Ashby v. Hall,
119 U.S. 526 (1886)

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U.S. Supreme Court

Ashby v. Hall, 119 U.S. 526 (1886)

Ashby v. Hall

Argued November 10, 1886

Decided December 13, 1886

119 U.S. 526


The entry in the Land Office of a portion of the public lands in the Territory of Montana, settled upon and occupied as a townsite, under the Act of Congress of March 2d 1867, "for the relief of the inhabitants of cities and towns on the public lands," being

"in trust for the several use and benefit of the occupants thereof, according to their respective interests, the execution of which trust, as to the disposal of the lots in such town and the proceeds of the sales thereof, to be conducted under such rules and regulations as may be prescribed by the legislative authority of the state or territory in which the same may be situated,"

it was held that the occupant of a lot in the town which had been surveyed and platted into streets, alleys, blocks, and lots continued to possess after such entry the same right of way over an adjoining alley which he had previously possessed as appurtenant to his lot.

The interests which the occupants possessed previous to the entry, either in the land occupied by them or in rights of way over adjoining streets and alleys, were secured by it.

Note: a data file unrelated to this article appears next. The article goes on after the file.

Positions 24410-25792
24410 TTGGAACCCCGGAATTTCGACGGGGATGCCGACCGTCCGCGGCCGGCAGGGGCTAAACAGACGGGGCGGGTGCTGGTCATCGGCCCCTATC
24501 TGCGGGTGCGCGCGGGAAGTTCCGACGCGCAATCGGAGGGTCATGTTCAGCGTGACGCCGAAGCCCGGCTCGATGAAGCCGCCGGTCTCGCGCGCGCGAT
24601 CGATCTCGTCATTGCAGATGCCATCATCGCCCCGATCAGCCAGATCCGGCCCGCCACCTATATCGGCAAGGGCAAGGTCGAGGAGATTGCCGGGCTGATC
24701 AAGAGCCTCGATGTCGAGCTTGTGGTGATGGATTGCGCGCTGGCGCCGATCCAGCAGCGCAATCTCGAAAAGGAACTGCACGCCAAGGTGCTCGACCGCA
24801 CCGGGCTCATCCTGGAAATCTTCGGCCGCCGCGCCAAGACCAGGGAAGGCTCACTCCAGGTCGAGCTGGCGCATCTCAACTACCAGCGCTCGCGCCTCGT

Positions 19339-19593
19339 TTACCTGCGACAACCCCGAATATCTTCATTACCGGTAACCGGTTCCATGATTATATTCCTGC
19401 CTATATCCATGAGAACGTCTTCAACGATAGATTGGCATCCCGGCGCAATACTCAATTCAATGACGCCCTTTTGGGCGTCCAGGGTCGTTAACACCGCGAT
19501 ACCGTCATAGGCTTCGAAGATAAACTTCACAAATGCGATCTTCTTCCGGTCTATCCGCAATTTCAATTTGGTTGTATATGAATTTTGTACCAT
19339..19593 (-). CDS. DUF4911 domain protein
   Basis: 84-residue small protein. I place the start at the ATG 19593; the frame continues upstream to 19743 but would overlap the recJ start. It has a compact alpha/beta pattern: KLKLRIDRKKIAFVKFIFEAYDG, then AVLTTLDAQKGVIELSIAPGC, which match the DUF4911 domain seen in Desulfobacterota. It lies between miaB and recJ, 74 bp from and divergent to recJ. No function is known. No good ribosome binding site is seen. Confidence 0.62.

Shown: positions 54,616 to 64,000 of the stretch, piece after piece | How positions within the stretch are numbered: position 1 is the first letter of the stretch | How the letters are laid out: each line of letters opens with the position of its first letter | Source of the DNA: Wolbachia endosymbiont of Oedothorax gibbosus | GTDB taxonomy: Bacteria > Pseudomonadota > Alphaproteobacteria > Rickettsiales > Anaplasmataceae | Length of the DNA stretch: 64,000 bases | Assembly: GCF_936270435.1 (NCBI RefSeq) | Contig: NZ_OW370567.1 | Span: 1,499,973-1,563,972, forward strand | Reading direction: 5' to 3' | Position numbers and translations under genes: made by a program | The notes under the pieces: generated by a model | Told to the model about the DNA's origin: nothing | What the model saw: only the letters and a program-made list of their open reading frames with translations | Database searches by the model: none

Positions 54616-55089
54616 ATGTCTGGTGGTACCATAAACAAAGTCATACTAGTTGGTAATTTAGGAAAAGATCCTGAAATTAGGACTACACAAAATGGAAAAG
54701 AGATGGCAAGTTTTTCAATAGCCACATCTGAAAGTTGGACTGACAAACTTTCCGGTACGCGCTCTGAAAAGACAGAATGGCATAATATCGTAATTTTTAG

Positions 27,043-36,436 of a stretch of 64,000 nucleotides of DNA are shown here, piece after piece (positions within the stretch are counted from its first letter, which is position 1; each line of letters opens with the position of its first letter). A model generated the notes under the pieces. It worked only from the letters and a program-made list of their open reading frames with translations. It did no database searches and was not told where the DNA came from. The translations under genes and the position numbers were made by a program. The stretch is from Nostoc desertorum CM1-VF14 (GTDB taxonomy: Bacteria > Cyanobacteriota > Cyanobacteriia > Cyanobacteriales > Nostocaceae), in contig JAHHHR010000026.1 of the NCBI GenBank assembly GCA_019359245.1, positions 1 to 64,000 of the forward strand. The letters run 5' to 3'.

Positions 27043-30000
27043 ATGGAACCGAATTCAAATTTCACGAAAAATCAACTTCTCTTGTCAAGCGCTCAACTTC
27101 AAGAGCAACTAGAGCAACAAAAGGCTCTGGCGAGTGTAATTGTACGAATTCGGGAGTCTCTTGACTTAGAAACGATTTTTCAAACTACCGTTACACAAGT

The power vested in the legislature of the territory was confined to regulations for the disposal of the lots and the proceeds of the sales. These regulations might extend to provisions for the ascertainment of the nature and extent of the occupancy of different claimants of lots, and the execution and delivery to those found to be occupants in good faith of some official recognition of title in the nature of a conveyance, but they could not authorize any diminution of the rights of the occupants when the extent of their occupancy was established.

The legislature of the territory could not, under the authority conferred by the above act of Congress, change or close the streets, alleys, and blocks of the town by a new survey. Whatever power it may have over them does not come from the townsite act, but, if it exist at all, from the general grant of legislative power under the organic act of the territory.

The case is stated in the opinion of the Court.

Page 119 U. S. 527

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